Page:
I posted in some archery forums asking for recommendations on strings, and the answer was overwhelmingly to get strings from Kevin Nugent, from right here in Ontario. My note here is pretty simple: great guy, great products. I recommend him to everyone now.

We could go on forever about broadhead selection. My choice is simply because when I started bowhunting, someone recommended Muzzy, and I’ve stuck with them. I recognize there are plenty of great ones out there, and I’ll get around to trying more as I get more opportunities to hunt.

So anyway, there’s my setup in a nutshell. Most of the changes I’ve made over the years have been out of simple curiosity and a desire for exploration. I just like trying new things to see what works for me and what feels good. I think that’s the most important thing when choosing equipment. Look around and do research. Read everything you can find about different gear options and ask people what they like and don’t like, and why. Just remember that everyone has their own opinion and there isn’t a right and wrong answer for your own setup, you need to find out what works for you. This current configuration has brought it all together for me, and I feel totally confident with all the pieces that make it up. I’m excited every single time I open my case to take it out, and I enjoy every single shot I take. At some point I’m sure I’ll switch something out for a new piece, but I’m not in any rush right now!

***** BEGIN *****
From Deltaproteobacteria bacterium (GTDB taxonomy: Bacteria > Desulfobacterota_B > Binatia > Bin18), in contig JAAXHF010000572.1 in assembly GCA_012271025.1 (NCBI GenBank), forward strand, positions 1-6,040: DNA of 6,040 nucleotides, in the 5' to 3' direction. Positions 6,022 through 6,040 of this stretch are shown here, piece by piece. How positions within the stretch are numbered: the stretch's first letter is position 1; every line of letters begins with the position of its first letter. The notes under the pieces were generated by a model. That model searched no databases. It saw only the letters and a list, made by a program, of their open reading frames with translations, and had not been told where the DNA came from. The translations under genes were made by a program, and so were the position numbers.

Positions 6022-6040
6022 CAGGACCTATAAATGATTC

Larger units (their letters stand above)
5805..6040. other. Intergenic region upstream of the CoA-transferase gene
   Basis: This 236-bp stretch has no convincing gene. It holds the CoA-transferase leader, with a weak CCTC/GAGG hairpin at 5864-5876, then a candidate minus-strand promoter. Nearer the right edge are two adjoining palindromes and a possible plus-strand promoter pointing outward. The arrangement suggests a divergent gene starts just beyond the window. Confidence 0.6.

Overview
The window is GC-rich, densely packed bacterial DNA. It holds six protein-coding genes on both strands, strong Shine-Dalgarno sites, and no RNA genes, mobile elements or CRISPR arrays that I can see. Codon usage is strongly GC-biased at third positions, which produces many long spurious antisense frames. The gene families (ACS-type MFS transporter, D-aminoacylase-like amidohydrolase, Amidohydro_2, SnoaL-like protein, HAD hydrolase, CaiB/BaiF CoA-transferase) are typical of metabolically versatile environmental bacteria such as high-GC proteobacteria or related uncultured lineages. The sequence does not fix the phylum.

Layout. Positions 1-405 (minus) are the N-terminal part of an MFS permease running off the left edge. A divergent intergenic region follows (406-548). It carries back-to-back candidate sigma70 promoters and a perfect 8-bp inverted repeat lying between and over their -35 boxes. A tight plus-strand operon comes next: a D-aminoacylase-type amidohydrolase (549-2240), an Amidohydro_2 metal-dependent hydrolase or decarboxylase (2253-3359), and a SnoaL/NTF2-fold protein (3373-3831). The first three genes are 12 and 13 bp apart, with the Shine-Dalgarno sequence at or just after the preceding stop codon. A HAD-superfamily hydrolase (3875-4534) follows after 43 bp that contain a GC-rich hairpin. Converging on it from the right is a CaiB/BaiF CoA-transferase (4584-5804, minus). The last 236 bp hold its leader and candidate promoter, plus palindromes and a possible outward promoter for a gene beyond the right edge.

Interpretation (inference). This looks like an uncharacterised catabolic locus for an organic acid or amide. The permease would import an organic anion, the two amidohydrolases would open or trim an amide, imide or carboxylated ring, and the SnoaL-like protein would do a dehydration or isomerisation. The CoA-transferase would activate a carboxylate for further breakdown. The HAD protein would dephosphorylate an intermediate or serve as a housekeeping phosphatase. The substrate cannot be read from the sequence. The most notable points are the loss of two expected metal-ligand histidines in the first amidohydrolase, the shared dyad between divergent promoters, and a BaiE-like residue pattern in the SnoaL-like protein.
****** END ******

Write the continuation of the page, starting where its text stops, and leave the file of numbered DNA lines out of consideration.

Of course…those new Xpedition Xcentric bows look pretty cool…

As an update to this post, I purchased the new Prime Rize in January 2016, and you can check out my thoughts on this bow here.

Full draw.